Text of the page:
The Cortland Review

Gerald Stern
Five poems by Gerald Stern.

Christopher Buckley
Michael Burkard
Jeff Friedman
Ross Gay
Jack Gilbert This marks an author's first online publication
Linda Gregg
Jane Hirshfield
Tony Hoagland
Joan Larkin
Dorianne Laux
Jan Heller Levi
Anne Marie Macari
Ed Ochester
Alicia Ostriker
Kathleen Peirce This marks an author's first online publication
Peter Richards
Ira Sadoff
Jean Valentine
Arthur Vogelsang This marks an author's first online publication
Judith Vollmer
Anne Waldman
Peter Waldor
Michael Waters This marks an author's first online publication
"The Final Vocabulary of Gerald Stern" by David Rigsbee.

Book Review
"Save the Last Dance" by Gerald Stern—Book Review, by David Rigsbee.

Christopher Buckley

Christopher Buckley's 16th book of poems, Modern History: Prose Poems 1987–2007, is just out from Tupelo Press. For 2008 he is the recipient of the James Dickey Prize from Five Points Magazine, and he was a Guggenheim Fellow in poetry for 2007–2008. With Gary Young he has edited Bear Flag Republic: Prose Poems & Poetics from California (Alcatraz Editions, 2008). He teaches in the creative writing department at the University of California Riverside.

Rainy Day    

What sits beside me now is not anguish, envy, or
    regret—none of those abstractions arm-wrestled
          youth through middle-age—it's the cold

and damp from the fading blue, contending in my bones.  
     I've picked myself some gladiolas and nasturtiums
          from the park, and am almost comforted

despite the fog bank overtaking the cliff, suggesting
     that all that floats above the occluded waves
          is salt and sea-dust circling back

in the soul's disguise. I've discovered so little that only
     guesswork is left on the table as I gaze out the window
          into the past, into the old equivocations,

vague as the semi-eternal sky, inaccessible even if we think
     we rise into the untended fields of clouds, of molecules,
           of oxygen, nitrogen, the durable and

bright blossoms of the cosmos. Nothing changes change . . .
     I remember going door to door in my sea-checked
          school uniform shirt, collecting for

"underprivileged children," trying to ignore the holes worn
     in the soles of my P.F. Flyers, the icy sidewalk pinching
          through to my feet, wondering—between

porch lights and door bells—just what exchanges with fortune
     were made in the dim back rooms of clouds that had
          me hocking pop bottles and feeling

magnanimous with 6¢ to drop into the box in front of class?  
     God, it's argued, allows us to hope, to see some light
          shining at the edge of our expectations,

but a fatigue arrives at evening—of the spirit, or the blood—
     sleep, old river, grey moonlit boat, easy drifting . . . .
          I want to avoid growing calm, even though

I gave up wine. Forget acclaim, rewards, the insider trading.  
     When I sat out on the dead Fresno lawns with friends,
          I was happy despite the jerky rumbas building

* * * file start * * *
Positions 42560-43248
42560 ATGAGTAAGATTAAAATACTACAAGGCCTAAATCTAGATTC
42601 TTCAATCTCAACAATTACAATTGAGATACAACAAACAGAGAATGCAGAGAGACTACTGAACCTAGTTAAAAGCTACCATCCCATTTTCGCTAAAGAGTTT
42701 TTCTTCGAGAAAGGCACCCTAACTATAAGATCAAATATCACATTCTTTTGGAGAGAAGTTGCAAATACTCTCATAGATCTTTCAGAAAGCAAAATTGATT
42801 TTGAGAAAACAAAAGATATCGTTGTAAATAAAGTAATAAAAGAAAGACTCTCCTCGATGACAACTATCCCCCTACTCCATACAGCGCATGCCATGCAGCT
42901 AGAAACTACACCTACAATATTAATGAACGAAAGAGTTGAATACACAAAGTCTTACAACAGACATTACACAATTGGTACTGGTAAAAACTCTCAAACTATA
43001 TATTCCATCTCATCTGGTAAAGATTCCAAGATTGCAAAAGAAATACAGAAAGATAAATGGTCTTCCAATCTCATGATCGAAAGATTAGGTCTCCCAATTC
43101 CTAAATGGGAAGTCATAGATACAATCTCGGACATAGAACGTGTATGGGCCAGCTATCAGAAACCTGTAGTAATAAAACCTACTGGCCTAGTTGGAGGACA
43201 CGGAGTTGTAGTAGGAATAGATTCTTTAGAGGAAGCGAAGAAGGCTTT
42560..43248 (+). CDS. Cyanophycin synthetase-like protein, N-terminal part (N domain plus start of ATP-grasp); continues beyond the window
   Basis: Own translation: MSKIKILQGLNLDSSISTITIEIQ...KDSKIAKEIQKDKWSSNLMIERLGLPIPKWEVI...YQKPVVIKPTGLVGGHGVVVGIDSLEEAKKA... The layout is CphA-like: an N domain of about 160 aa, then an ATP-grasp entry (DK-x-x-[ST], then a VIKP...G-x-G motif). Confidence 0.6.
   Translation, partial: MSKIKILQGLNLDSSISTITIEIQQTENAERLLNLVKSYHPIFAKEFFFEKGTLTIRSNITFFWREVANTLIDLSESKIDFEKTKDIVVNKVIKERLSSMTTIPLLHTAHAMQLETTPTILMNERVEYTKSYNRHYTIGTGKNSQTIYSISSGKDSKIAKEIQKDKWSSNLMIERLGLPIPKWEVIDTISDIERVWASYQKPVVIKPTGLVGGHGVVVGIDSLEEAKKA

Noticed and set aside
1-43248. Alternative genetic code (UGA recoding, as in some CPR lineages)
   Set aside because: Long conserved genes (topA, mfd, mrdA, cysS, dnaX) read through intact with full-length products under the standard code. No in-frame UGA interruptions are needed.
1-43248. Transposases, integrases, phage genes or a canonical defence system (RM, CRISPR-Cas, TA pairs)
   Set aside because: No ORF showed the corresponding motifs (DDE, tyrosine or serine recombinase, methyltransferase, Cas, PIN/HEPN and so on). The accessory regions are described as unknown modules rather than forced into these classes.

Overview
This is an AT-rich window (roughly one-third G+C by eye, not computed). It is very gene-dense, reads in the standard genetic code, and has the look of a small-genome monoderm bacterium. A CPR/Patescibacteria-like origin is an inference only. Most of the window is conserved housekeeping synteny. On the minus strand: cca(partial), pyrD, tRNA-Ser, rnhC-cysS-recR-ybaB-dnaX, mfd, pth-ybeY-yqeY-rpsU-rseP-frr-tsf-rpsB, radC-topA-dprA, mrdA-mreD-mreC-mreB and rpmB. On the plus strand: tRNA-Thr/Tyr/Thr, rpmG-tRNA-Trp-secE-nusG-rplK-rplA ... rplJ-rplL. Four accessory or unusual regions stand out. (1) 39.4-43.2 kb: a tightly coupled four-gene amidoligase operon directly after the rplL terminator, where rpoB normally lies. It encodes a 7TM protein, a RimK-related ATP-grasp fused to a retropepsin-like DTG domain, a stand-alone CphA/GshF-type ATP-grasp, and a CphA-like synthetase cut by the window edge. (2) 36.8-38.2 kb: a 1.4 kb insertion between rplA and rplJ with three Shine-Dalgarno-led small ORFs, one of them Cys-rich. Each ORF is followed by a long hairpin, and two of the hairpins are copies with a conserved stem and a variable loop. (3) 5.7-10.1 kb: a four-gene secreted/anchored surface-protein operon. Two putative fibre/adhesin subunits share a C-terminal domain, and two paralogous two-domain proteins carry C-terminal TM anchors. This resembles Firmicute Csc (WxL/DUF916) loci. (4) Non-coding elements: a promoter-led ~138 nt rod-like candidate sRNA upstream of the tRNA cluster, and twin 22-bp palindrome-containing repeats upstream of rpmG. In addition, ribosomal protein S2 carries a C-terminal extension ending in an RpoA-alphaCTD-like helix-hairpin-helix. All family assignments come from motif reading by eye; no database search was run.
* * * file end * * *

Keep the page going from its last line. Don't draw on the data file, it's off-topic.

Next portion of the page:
beneath my ribs. Now, I just want to breathe steadily
     as particles of light arriving from who-knows-where
           as I listen for gravity waves and

drum my fingers on the aluminum lawn chair, keeping
     an internal beat, the traffic of protons and electrons
          clicking about me like felt-lined castanets.
I might even be ready now for a bit of the theoretical,
     ungrounded as rocks in the asteroid belt,
          perhaps a little left-over Spinoza

that the self-promoting academic spin-doctors have not
     turned into grit—I might go so far as to accept
          the idea that, at the margin of the blue,

there is someone responsible for scribbling out my fate
     regardless of the interest generated, or the lack thereof.
          May his hand not cramp! Make me cheerful

for Christ's sake, as the blackbirds looking for their luck
     in the parking lot with their unqualified fellowship—
          but would I switch with them for all

their apparent joy? I'd rather stand in the road, rain clouds
     darkening the sky, and be aware of the improbability
          of life ever after. I've been stumped, and,

if Jesus knew one thing, it was that we are all going to die.
     California is burning and there is no way to recall
          the rains that rose out of the Mesozoic seas

to water forests from Carpathia to Punta Arenas. We've been
     on our own for ages, despite the cortege of angels
          we regularly blame for nodding off. 60 soon.

I should be grateful, and I am, but I don't quite feel like
     breaking out a piñata and a bottle of mescal, dancing
          on the table top to El Rancho Grande

a number of my compadres now among the dearly departed.  
     And this must be the main contributing factor to
          the reason I still remember all the words

to "September in the Rain," its slurry orchestration playing
     in the black & white background of so many of those
          cartoons we watched throughout the '50s.

In my defense, I can only point to the sun, going out like
     any dying ember. And so I'm content to go on making
          a fool of myself in front of the universe—

I baptize the planets, even ones we no longer acknowledge.
     May I catch light in a soup can, may my heart hold
          out against the randomness and rust.



© 2008 The Cortland Review